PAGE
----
I have to say that it was interesting to hear his opinions and views, and it was also interesting to see the way the street preacher, who at first glance might SEEM concrete in his ideas and views, had no answers for Tony other than more biblical quotes. The man got frustrated with him I believe, and left. Later on, we saw another preacher who was doing a much better job. While the first one was simply shouting quotes into a megaphone, this man was standing amongst a crowd of people and he was not simply repeating the same verses over and over again. He was preaching love, and he was using the crowd to make his point.

We very much enjoyed our evening, and managed to just barely catch the final train back to our hostel. The train was full, and we were talking rather loudly. Of course, by this time, Tony had convinced me to practice my own English accent, that I wasn’t even aware I had the ability to do. I am sure I didn’t do it WELL, but it was well enough for two young and very nice English men to turn to us and start a conversation. Wisely, I stopped talking, knowing of course that Tony’s accent was by far the better.

The two young men tried to decide where on earth we were from. They knew that Tony’s accent wasn’t LONDON English, but they couldn’t guess where else it might be from “Cyprus? Greece? Italy?” They guessed, over and over. The United States was about the 7th place that they guessed, and they laughed when Tony said he was from there. “We don’t believe you!” They said, and we both laughed. They then asked Tony to “do your American accent!” And when Tony said, in his normal voice “I am an American from South Dakota” the two men laughed and looked at each other. “Wow! ” They said “He does a GREAT American accent!”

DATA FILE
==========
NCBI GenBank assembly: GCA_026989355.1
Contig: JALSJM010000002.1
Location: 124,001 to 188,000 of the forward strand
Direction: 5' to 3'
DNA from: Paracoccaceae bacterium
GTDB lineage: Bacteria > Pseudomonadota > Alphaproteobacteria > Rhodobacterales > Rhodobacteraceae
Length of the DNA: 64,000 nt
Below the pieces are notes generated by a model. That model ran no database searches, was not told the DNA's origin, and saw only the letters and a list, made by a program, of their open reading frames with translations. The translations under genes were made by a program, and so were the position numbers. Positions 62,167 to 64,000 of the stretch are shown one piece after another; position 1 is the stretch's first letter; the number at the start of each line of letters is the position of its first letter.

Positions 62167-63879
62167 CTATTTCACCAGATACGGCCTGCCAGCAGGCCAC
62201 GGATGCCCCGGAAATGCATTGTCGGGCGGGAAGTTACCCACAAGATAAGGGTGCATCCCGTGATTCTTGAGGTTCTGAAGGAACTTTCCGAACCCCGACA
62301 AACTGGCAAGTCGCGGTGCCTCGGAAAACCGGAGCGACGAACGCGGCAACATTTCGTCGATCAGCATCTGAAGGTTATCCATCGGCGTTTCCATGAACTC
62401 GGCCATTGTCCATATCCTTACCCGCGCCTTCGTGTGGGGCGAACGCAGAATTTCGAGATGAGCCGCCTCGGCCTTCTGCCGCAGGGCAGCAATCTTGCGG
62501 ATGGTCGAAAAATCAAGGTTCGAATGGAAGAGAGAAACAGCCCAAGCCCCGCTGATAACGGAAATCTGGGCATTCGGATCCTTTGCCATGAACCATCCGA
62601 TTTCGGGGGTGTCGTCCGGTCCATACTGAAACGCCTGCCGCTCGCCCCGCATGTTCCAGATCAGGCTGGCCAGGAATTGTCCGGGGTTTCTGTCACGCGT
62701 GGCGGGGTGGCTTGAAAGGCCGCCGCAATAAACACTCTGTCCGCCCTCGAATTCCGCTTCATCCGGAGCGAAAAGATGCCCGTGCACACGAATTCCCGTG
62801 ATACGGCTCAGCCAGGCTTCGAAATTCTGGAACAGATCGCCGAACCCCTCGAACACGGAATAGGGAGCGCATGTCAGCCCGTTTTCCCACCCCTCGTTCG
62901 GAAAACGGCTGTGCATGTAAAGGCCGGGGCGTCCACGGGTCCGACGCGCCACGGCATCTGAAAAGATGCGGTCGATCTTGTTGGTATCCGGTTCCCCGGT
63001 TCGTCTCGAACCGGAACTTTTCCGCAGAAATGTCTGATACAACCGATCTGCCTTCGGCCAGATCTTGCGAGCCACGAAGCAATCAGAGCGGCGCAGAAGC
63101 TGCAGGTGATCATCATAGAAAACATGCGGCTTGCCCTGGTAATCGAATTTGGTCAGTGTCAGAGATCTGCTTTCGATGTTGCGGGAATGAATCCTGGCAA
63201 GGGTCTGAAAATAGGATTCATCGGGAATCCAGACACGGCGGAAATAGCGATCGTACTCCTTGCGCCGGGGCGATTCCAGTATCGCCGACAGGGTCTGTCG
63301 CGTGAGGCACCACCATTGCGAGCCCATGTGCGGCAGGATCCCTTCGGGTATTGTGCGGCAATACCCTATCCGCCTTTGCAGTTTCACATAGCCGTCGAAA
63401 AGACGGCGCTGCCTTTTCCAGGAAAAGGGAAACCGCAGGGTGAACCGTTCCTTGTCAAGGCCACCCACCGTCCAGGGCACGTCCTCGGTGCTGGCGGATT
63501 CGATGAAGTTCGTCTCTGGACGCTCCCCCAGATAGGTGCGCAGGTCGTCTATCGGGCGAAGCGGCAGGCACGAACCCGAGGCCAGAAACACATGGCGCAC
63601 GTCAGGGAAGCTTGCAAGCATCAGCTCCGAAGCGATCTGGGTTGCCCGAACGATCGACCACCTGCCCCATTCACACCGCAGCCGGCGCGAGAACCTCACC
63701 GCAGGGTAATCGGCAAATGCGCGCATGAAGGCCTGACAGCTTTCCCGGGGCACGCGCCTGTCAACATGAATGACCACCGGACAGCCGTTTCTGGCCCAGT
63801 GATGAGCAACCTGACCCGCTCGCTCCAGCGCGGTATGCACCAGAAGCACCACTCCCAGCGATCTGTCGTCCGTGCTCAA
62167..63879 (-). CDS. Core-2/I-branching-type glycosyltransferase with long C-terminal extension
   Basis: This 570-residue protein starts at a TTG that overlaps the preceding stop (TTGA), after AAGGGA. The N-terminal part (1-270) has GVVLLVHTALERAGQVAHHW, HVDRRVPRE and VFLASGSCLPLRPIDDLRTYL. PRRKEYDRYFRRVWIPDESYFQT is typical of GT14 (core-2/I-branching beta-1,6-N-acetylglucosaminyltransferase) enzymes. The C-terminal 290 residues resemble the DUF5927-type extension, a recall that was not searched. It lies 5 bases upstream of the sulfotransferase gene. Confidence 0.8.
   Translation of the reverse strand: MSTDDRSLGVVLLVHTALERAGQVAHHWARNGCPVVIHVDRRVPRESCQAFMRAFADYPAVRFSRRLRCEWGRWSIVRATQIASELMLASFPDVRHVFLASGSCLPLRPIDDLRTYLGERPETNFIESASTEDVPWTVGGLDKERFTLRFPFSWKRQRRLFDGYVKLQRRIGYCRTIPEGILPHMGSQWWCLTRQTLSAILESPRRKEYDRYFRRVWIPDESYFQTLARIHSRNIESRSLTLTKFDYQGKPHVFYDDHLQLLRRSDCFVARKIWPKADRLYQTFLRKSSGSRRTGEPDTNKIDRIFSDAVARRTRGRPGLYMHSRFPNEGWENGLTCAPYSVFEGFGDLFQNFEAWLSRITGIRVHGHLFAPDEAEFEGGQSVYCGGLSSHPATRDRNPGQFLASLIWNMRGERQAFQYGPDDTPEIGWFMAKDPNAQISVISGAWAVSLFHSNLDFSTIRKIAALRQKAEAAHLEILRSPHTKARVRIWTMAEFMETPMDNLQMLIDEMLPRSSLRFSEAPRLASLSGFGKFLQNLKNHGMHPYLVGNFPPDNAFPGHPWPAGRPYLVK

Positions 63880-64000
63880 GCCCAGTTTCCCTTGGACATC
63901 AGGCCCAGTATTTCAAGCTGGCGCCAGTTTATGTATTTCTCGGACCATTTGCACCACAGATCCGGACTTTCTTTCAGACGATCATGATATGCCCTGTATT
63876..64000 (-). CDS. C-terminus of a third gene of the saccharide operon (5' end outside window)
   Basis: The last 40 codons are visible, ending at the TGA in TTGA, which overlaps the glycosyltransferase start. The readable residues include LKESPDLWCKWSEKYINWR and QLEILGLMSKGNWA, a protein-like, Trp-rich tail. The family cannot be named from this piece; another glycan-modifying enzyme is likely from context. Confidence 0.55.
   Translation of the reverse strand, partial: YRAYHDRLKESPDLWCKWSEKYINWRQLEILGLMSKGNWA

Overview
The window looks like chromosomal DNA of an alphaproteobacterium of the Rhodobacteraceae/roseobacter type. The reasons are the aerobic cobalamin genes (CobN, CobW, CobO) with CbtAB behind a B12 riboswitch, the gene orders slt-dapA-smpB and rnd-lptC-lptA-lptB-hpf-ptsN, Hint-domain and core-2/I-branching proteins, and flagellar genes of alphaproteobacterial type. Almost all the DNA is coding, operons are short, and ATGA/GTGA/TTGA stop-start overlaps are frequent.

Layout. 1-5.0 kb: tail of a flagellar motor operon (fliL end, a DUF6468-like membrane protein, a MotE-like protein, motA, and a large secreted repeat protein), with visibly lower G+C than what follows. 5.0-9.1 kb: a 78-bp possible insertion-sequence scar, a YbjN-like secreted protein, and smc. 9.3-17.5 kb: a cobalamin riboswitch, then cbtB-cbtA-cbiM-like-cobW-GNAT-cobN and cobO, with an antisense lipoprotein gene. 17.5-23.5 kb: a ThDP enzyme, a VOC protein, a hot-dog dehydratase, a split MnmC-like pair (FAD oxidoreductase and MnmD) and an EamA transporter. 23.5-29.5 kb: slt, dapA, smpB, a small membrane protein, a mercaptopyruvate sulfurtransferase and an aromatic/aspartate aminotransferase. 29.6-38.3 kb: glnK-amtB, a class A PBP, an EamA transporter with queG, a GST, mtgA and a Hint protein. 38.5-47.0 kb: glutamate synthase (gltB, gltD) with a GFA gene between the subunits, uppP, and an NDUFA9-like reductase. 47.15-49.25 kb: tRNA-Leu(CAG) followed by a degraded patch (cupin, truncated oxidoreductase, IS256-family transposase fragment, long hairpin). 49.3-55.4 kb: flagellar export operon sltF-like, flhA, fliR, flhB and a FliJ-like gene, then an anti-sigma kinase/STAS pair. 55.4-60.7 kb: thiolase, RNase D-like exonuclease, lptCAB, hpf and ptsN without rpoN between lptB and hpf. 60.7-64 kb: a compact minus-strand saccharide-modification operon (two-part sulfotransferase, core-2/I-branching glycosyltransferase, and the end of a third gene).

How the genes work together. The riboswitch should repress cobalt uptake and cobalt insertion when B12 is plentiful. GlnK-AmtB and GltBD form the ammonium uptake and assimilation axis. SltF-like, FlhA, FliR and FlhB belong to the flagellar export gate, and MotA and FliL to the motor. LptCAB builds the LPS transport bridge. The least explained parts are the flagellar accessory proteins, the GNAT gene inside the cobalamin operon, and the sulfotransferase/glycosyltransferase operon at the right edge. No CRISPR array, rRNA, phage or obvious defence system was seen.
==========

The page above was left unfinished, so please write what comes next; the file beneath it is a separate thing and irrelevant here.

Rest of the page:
Tony and I laughed as the men continued to try to guess WHERE on EARTH we could have come from. “Nah!” they finally decided “He’s putting us on! He’s English!”

Sometimes its fun to pretend to be who we are not. It is fun to talk to others and to try to figure out what others are thinking, and where they are coming from. Part of the fun of being an “actor” is trying to make other people believe you are who you are pretending to be. I haven’t done theatre myself for quite a long time, but I remember the feeling very well. That of stepping into another’s place and wandering, for just a bit, in their shoes. Sometimes, by listening to others as they try to ‘devinir’ where it is exactly you come from, one can learn a great deal about themselves.

Yes, it is fun to pretend.

And other times, it is important to be completely yourself. To leave your mark on society and be certain that the people around you know exactly who you are and what it is that you stand for. For much the same reason that people come to Abbey Road from all over the world to leave their own mark on the place that helped to contribute to some of the greatest music ever recorded, it is important to leave your own mark on the things that are important to you.

Sign a guest book for somewhere you have been. Scratch a smiley face into the dust of your best friends rear car window while you wait for them. Write your name in the sand on a completely empty beach and walk away before the words are washed out to sea. These things, too, are important.